12. Skip – yep, and headed up by an American, too. But the kicker is that the whole thing began as the “children’s eSaftey commissioner”. So, I guess we’re all children now, being kept safe by mummy.

  13. The referendum exposed it, but Australia is getting ridiculous at this point. There is the majority of the country, which is still quite socially and economically conservative yet generally collectivist in the classic unfussy Aussie way, and then an abstraction heavy, globalist ran borderline totalitarian inner metro bizzaro world which unfortunately seems to set policy for everyone else. I suppose it’s always been this way, Anglo American elites watching over us, but now they aren’t even trying to hide who runs the show.

  14. Well, nobody wants to talk about it but we signed away most of our economic sovereignty to the US with the neoliberal agenda of the 90s. That’s why it’s so perfect that the “eSafety” woman is an American or that Shaquille O’Neil was wheeled out to speak in favour of The Voice. So, we get screwed by US commercial interests and then lectured to on moral and political issues. Ironically, we really could use some protection: protection from the US!

  15. dear Simon,
    i’m fighting for my life over here but during my break last night before bed i was catching up on Papa G’s Ecosophia Main and saw your book is ready so i HAD to write that i ordered it right away and am sooo happy it’s 300 something pages! hurray!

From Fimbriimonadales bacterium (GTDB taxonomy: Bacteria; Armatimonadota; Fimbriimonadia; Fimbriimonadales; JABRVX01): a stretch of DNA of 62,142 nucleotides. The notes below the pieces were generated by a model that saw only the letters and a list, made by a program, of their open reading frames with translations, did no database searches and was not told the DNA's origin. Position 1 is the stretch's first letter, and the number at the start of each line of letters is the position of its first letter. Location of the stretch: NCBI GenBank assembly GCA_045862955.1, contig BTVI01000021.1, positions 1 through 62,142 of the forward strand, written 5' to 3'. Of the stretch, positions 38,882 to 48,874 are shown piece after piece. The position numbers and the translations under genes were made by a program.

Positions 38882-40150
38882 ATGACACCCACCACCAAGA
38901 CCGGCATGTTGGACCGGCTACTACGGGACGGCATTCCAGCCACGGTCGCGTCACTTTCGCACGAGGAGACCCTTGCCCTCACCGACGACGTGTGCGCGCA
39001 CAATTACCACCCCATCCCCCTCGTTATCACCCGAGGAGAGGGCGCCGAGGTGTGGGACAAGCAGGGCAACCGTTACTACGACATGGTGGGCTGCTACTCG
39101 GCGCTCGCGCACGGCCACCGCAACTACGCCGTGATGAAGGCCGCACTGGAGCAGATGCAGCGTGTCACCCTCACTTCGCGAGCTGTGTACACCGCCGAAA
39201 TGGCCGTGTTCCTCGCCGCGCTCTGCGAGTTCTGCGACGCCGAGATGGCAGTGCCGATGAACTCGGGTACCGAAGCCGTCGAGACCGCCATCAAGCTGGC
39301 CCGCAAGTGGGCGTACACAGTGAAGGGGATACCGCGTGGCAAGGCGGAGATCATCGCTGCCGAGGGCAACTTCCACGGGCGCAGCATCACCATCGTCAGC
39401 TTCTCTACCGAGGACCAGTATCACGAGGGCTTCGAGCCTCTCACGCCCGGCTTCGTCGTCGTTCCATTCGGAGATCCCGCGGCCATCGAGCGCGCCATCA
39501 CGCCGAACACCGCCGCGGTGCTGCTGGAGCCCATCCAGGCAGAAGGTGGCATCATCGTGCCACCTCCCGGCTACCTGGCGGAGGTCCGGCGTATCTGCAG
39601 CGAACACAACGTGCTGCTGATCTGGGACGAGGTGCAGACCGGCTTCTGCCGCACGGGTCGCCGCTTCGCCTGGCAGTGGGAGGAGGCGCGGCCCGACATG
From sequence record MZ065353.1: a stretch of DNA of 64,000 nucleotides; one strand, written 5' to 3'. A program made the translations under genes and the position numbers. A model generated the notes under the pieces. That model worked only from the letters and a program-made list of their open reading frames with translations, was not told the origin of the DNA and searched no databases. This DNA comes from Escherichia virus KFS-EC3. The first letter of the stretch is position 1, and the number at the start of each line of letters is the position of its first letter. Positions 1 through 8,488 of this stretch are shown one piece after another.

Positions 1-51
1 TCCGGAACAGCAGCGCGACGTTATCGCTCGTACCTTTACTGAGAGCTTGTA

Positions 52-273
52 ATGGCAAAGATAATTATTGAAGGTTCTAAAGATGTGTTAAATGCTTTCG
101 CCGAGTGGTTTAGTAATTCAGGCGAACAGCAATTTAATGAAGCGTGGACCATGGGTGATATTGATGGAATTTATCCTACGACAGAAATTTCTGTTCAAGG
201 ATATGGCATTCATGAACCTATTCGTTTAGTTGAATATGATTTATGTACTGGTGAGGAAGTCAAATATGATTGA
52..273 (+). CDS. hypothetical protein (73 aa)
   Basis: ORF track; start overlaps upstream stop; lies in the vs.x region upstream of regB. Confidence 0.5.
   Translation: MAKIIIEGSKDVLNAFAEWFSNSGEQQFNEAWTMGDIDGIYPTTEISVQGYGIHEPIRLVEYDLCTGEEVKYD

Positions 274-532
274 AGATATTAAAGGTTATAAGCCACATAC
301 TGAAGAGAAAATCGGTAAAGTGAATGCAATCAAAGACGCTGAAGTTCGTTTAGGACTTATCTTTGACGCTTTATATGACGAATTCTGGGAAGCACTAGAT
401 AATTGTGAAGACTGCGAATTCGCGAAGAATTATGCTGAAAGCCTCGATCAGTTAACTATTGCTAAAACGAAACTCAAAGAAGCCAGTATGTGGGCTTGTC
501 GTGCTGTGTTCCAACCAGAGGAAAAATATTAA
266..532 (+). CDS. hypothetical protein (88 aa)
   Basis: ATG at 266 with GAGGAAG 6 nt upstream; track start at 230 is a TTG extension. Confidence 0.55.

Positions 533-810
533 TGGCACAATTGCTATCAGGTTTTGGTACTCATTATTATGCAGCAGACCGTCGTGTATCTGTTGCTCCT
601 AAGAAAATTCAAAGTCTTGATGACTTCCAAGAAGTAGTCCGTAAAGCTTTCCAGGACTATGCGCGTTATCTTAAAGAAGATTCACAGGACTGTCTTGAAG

your cover sucks, though. what happened? you were on a ROLL! it’s so boring and flat, i wonder WHAT WERE YOU THINKING???


    i cannot lie i must tell the truth. maybe you had no time. figured you put enough into the words.

    i guess you’re in disguise. okay. fair enough. i’m using a cane right now and ball all my wild hair upon my head. you did the same thing.

    but i cannot wait to read it. your template makes a lot of sense and is why i’m fighting for my life over here. i’m in Mordor, Devouring Mother Central.


    p.s. i hope you come to your senses in future editions and put a proper Simon Sheridan Cover on it. you’ve got the best covers around these days.

  16. Erika – actually, i had a cover concept that you would have liked but it corresponded to what I thought was the original theme of the book “The Age of the Orphan”. The new cover is more symbolic. It should make more sense once you’ve read the book. At least, I hope so!

    As for Devouring Mother central, I think Australia wins that award. We’ve given a Karen a cushy government job at the “eSaftey” office with a half-million dollar salary and she’s now trying to censor the entire internet 😛

  17. “The new cover is more symbolic. It should make more sense once you’ve read the book.”

    My dear man, a good cover works in reverse.
    It seduces.


  18. Erika – “Hey, baby, wanna come back to my house for some archetypal calculus?” 😛

    (But seriously, point taken).

  19. (smile)

    i’m soooo excited about your new book like i used to be when a new movie would come out and i CARED. it’s on its way…


  20. I’m excited to see if it resonates with people. I think this is easily my best work so far.

  21. It took longer to write than all the other ones put together so it better be 😀

Leave a Reply

Your email address will not be published. Required fields are marked *